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Topic: what i have been up to, thus far. (Read 51032 times) previous topic - next topic

GoForSmoke

1) http://gammon.com.au/blink  <-- tasking Arduino 1-2-3
2) http://gammon.com.au/serial <-- techniques howto
3) http://gammon.com.au/interrupts
Your sketch can sense ongoing process events in time.
Your sketch can make events to control it over time.

GoForSmoke

1) http://gammon.com.au/blink  <-- tasking Arduino 1-2-3
2) http://gammon.com.au/serial <-- techniques howto
3) http://gammon.com.au/interrupts
Your sketch can sense ongoing process events in time.
Your sketch can make events to control it over time.

TKall

Congratulations on a successful first run!

TKall

The first thing I used my CNC for was to cut acrylic sheets that I used to mount MEGA's to DIN rail.  It worked quite well.

TKall

The acrylic has a tendency to gum up.  I'm still a total newbie.  LarryD is a good resource.

Qdeathstar

you could potentially add counterweights on the z axis. People do that with deltas for flying extruded mods. Alternatively, you could get some pulleys and use them to drive the z axis to gain some mechanical advantage. Springs seem like they might increase backlash, but if you don't do any/a lot of z-lifts then it doesn't matter to much, maybe.
A creaking creeping shadow
stiff against the freezing fog
glares at a tickless watch.

Time has failed him -- all things shall pass.

GoForSmoke

If anything is being harvested maybe get a bunch cheap? Peas maybe, they taste so good fresh.

Or get down the coast and buy lobsta off the pier?

There's someone in Franklin Co. with a laser tag arena but I dunno if it's up and going yet.

Some time look on youtube for warping concrete. It's glass fiber reinforced (GFRC), they pour out flat shapes, wait for it to set a bit then bend the crete like you would steamed wood.

Look a bit more into fiber-crete with wood shavings or paper pulp. If you like it, you might take it somewhere.
1) http://gammon.com.au/blink  <-- tasking Arduino 1-2-3
2) http://gammon.com.au/serial <-- techniques howto
3) http://gammon.com.au/interrupts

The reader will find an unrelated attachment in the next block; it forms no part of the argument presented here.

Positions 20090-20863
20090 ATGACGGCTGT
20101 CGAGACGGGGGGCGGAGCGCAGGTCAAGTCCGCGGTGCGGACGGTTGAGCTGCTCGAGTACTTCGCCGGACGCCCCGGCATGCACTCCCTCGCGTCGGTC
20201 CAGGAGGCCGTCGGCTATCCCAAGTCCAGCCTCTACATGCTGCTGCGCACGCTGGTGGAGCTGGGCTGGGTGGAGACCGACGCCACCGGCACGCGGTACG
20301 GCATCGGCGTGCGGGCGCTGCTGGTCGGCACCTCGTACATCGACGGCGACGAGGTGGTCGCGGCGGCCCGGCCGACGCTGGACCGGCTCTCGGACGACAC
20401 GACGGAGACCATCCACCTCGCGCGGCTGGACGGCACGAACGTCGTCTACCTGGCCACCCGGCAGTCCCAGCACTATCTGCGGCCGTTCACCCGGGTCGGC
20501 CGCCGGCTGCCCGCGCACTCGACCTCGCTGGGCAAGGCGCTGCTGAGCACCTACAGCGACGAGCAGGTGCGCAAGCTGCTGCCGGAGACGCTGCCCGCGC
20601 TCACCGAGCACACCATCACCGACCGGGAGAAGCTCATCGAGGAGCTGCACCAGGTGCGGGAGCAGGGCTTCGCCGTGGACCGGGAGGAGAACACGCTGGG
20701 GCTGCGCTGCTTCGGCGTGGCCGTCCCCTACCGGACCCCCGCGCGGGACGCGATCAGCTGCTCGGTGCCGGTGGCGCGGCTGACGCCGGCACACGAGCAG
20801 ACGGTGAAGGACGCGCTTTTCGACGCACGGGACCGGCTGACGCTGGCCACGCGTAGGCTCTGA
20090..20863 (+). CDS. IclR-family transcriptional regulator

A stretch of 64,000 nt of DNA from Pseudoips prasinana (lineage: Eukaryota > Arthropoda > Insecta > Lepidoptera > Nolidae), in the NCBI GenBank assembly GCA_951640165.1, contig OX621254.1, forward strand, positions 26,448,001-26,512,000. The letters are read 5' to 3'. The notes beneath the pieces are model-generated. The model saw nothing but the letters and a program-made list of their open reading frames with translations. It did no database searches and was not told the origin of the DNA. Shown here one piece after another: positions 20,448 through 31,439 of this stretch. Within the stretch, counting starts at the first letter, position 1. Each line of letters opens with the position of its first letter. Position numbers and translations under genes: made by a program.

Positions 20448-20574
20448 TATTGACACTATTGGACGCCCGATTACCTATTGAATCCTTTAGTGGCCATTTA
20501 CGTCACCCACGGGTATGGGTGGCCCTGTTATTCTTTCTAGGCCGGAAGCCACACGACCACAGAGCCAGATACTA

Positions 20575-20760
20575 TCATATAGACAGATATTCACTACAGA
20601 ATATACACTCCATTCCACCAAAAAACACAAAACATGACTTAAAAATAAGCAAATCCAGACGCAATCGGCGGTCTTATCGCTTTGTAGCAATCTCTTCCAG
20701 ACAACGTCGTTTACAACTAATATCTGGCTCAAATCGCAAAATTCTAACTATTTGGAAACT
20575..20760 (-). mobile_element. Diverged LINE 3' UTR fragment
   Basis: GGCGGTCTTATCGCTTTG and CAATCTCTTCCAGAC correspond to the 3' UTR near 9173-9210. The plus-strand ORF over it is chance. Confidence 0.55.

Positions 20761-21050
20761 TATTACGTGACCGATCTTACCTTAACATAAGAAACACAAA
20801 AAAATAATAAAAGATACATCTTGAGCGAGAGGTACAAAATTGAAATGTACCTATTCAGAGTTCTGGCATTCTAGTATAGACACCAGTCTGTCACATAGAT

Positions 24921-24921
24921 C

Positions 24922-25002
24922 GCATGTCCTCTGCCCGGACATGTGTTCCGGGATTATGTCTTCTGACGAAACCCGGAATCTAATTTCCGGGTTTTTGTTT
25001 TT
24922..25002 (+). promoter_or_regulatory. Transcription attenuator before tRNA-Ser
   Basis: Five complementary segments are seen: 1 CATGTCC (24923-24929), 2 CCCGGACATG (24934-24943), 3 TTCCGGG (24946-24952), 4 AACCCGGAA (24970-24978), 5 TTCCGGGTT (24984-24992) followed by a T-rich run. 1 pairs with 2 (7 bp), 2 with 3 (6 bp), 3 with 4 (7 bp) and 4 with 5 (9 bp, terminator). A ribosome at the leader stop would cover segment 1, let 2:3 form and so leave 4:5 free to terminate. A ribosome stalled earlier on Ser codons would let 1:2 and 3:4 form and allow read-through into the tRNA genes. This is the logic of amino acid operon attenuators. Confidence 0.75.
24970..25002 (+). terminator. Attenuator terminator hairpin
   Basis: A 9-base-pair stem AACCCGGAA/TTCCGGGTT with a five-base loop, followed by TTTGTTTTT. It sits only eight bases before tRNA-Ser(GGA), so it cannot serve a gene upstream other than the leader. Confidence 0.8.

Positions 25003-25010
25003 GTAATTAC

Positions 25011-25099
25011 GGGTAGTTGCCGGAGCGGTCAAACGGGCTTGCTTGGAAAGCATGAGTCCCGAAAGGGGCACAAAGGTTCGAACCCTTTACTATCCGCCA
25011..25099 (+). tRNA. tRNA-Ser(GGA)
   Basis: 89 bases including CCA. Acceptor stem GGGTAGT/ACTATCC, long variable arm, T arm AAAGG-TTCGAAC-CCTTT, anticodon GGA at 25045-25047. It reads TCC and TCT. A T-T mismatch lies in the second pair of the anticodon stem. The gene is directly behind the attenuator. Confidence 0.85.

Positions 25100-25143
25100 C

Your sketch can sense ongoing process events in time.
Your sketch can make events to control it over time.

GoForSmoke

i also have to work on the Hall-Effect home/limit switches for my CNC, as well as devise a way to help support the Z-axis.

~Travis
If you set the linear Hall sensor and magnet up and then slide a piece of steel (can metal will do) in between, it should read less to nothing.

If you can read the magnet through a hole in one piece of steel and slide another in to shut it off then you have diminished the sense area. I have no real idea of how small a hole can work.

If you move the magnet across the direction that the Hall sensor points, the read values should peak when they are directly across from each other as long as the magnet is pointing at the Hall switch right then.

Make yourself a Hall sensor wand and have fun probing magnets and EM fields. If you combine a magnet and Hall sensor then you should be able to detect moving non-magnetic metals. You can use the wand to detect EMF in your own projects.
1) http://gammon.com.au/blink  <-- tasking Arduino 1-2-3
2) http://gammon.com.au/serial <-- techniques howto
3) http://gammon.com.au/interrupts
Your sketch can sense ongoing process events in time.
Your sketch can make events to control it over time.

GoForSmoke

You need a Linear Hall Sensor, not a Hall Switch. The Hall Effect is used in many different devices, just because it says Hall doesn't mean it's the Hall you want. For your limit switch, maybe good but for probing EM fields and finding out what's going on you'll want the linear sensor and probably some kind of sensitivity control circuit.

You might want the linear Hall finding where the magnet field is strongest as that may provide your best zero.